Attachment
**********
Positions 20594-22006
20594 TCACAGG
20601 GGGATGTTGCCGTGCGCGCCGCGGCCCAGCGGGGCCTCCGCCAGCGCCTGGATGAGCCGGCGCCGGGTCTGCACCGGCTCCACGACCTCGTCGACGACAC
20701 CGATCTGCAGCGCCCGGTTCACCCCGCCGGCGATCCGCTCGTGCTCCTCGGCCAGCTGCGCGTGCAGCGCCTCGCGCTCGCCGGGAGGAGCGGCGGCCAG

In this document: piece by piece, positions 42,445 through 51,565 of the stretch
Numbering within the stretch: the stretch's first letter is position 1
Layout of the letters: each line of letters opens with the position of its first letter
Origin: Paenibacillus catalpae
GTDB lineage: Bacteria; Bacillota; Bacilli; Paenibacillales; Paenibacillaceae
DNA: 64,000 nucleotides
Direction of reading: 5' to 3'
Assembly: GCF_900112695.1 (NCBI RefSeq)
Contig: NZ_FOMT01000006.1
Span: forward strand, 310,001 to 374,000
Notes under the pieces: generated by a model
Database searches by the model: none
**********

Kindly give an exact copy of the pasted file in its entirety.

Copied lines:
Positions 20594-22006
20594 TCACAGG
20601 GGGATGTTGCCGTGCGCGCCGCGGCCCAGCGGGGCCTCCGCCAGCGCCTGGATGAGCCGGCGCCGGGTCTGCACCGGCTCCACGACCTCGTCGACGACAC
20701 CGATCTGCAGCGCCCGGTTCACCCCGCCGGCGATCCGCTCGTGCTCCTCGGCCAGCTGCGCGTGCAGCGCCTCGCGCTCGCCGGGAGGAGCGGCGGCCAG

In this document: piece by piece, positions 42,445 through 51,565 of the stretch
Numbering within the stretch: the stretch's first letter is position 1
Layout of the letters: each line of letters opens with the position of its first letter
Origin: Paenibacillus catalpae
GTDB lineage: Bacteria; Bacillota; Bacilli; Paenibacillales; Paenibacillaceae
DNA: 64,000 nucleotides
Direction of reading: 5' to 3'
Assembly: GCF_900112695.1 (NCBI RefSeq)
Contig: NZ_FOMT01000006.1
Span: forward strand, 310,001 to 374,000
Notes under the pieces: generated by a model
Database searches by the model: none